Institute for War and Peace Reporting | Giving Voice, Driving Change
An upcoming provincial council election is certain to turn a new page in Iraqi politics by boosting the representation of Iraq’s once-powerful Sunni Arab minority.
Iraq seems to be moving forward these days. Its citizens are fed up with sectarianism and extremism, the violence is somewhat contained, foreign diplomats are returning to Baghdad and high oil prices are feeding the state treasury.
Amid the positive signs, the omission of Sunni Arabs from local councils remains a black mark on the process of political development.
Sunni Arabs largely boycotted the local elections held in January 2005, a stance which mostly shut them out of power in provinces where they have a strong presence, such as Diyala, Salahuddin and Anbar. In the Sunni stronghold of Nineveh in northwestern Iraq, for example, nearly two-thirds of the provincial council seats are held by Kurds.
As long as Iraq remains a country dominated by identity politics, Sunni Arabs need to be part of the equation in order for any decision not to be dismissed as irrelevant. Iraq is standing shakily on its own two feet and requires the Sunnis’ full support. This fact has been recognised at national level in Iraq. Now it needs to be applied locally.
Sunnis currently hold power at a local level through the “Awakening Councils” – generally tribal groups supported by the United States to fight Sunni extremists like al-Qaeda in their own neighbourhoods and provinces.
The Awakening Councils – which were appointed, not elected, and are paid by the Americans – focus more on security than governance, which Iraq has needed in recent months. Now that security is improving, however, it is time to take the next step.
While many have managed to secure their home regions, some of the Awakening Councils are far from democratic and have been accused of running little fiefdoms and acting as militias. Prime Minister Nuri al-Maliki has warned Sunni tribes that the arrangement will not last forever, and that weapons can ultimately be held only by Iraq’s regular security forces.
Another reason why it is important for Sunnis to be elected is that local leaders in charge of provincial budgets will better represent the people’s interests and be accountable to them.
Take Anbar, for instance, a Sunni Arab stronghold that was formerly a centre for the insurgency and al-Qaeda. The province was allocated 170 million US dollars in 2007 alone, yet only five per cent of the electorate took part in ballot which picked its provincial council, according to a report by the Los Angeles Times.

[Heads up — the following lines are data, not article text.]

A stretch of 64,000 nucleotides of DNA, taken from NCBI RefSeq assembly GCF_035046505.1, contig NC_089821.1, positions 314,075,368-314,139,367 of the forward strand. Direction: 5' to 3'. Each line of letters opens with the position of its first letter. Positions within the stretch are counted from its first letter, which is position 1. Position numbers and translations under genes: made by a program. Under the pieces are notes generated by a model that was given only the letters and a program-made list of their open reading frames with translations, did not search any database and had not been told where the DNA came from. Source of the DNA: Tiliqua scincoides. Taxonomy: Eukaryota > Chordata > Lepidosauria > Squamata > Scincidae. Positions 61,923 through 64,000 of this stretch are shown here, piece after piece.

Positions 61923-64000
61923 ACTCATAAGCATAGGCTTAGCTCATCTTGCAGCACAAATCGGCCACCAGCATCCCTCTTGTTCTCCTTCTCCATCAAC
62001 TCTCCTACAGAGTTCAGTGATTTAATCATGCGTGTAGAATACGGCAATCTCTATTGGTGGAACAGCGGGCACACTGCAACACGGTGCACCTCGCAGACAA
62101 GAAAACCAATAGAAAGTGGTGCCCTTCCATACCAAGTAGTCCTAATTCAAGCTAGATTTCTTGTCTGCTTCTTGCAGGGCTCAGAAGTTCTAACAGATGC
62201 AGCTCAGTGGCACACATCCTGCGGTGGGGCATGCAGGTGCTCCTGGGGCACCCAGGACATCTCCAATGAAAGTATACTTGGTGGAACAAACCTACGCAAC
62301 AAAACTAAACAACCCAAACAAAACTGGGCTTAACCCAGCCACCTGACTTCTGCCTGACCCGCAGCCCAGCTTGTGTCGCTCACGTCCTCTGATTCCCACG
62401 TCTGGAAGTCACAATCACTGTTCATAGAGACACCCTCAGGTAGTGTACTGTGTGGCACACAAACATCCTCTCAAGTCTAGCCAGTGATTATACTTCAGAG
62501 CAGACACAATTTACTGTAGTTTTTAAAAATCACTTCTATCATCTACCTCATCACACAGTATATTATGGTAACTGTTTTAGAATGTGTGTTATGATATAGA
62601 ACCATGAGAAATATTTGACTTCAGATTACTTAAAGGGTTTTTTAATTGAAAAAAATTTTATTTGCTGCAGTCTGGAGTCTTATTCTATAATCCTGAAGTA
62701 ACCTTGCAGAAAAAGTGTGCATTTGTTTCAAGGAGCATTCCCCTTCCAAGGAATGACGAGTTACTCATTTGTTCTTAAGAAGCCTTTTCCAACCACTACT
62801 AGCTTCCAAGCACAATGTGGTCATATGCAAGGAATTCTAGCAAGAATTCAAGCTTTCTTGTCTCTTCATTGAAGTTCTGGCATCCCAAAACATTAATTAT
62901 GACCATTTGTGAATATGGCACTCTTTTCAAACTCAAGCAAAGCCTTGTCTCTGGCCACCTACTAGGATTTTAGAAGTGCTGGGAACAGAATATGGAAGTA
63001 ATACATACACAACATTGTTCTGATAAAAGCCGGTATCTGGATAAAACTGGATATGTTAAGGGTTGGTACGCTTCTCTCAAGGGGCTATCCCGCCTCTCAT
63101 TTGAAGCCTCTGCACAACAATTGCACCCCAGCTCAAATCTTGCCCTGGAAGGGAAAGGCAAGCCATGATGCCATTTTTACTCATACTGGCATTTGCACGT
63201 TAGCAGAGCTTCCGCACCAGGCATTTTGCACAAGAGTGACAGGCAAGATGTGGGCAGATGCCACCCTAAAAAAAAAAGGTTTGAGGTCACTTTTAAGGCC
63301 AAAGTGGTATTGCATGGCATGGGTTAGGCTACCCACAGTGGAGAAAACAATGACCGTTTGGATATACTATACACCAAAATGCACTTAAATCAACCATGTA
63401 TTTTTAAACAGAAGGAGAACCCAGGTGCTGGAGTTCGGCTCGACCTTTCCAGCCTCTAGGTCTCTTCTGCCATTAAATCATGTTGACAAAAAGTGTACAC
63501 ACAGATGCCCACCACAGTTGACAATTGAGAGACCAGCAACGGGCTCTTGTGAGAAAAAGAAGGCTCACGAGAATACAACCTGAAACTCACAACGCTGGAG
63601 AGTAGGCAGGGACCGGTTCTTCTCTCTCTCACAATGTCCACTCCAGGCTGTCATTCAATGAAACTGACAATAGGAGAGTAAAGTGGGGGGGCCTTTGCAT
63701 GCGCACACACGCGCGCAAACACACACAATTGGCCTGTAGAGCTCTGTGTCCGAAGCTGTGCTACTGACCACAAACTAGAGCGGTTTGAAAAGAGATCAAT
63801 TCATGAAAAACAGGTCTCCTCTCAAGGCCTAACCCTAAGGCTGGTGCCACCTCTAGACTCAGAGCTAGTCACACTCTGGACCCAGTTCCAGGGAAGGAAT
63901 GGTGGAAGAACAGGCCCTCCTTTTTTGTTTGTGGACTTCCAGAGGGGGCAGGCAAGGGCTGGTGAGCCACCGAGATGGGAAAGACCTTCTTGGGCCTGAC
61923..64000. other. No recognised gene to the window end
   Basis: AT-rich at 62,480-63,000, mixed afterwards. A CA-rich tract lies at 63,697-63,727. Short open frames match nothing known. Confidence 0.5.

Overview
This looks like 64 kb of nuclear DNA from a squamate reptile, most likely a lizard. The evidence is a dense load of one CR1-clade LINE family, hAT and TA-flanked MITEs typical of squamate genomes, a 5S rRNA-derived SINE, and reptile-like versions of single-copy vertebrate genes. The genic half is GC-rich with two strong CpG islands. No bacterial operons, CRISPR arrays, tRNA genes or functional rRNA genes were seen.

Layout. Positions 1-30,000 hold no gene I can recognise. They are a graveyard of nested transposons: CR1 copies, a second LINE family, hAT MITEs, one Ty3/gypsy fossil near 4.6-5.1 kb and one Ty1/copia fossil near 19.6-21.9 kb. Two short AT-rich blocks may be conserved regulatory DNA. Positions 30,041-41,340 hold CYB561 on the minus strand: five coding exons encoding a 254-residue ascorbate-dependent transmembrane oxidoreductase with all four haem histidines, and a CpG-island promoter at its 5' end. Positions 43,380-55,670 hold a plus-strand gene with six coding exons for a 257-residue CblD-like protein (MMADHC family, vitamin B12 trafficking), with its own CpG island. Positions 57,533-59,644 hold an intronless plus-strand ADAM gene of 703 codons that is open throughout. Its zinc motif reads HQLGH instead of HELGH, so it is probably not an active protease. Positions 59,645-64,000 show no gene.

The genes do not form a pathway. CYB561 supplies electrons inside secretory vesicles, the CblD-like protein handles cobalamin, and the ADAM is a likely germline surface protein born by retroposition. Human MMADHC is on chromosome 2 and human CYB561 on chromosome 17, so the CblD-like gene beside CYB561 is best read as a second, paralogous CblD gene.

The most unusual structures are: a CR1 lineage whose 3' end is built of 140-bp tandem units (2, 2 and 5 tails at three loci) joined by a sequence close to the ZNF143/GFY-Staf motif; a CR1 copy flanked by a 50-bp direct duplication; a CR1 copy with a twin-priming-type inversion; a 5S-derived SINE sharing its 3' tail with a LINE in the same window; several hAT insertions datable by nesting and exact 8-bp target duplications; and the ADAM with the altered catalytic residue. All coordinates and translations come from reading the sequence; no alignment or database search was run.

More money is expected to flow into the provinces as oil prices climb and Iraq begins the formidable task of reconstructing local and national infrastructure.
American money will undoubtedly dry up as the United States’ debt climbs to a record 9.6 trillion dollars, and Iraq will be expected to foot the bill for local projects – making it even more important for all Iraqis to be fairly represented at a local and national level.
One concern is that Sunni Arabs who are now willing to engage politically will turn to violence if elections are not held soon. Some election-related violence has already occurred, and there are fears that Sunnis could take up arms if the slow-moving provincial election law is not approved.
That law is now being held up in parliament by political bickering, particularly over the issue of whether it should include a power-sharing provision for council seats in the disputed city of Kirkuk. The delay is much to the disappointment of the Bush administration, which has made local elections one of Washington’s benchmarks for Iraq.
At this point, it seems unlikely that the elections will be held this year.
But Iraqi elections cannot be held based on US or international demands and timetables. Washington’s decision to push for local polls in 2005 regardless of which groups participated is one of the primary reasons the Sunnis aren’t represented today. That lesson cannot be forgotten.
While Sunni political participation is key to sustaining even a weak democratic order, Iraqis themselves must be the ones who decide when to hold elections if these are to be relevant.
Kurds and Shias may not be thrilled at the prospect of sharing more power at local level – significantly, the government stalled on the elections for months – but the Sunnis have proven to be an important political force nationally.
Last month, Tawafik, the most powerful Sunni alliance, rejoined the Maliki government after the prime minister followed through on a promise to grant an amnesty to thousands of Sunni Arabs. The Sunni return to Maliki’s cabinet was hailed as an important sign of reconciliation.
The process of reconciliation can and will continue as long as Sunnis are empowered in local politics. When that day comes, Iraq will be in a much stronger position to move forward.
Tiare Rath is IWPR’s Middle East editor.
The views expressed in this article are not necessarily the views of IWPR.
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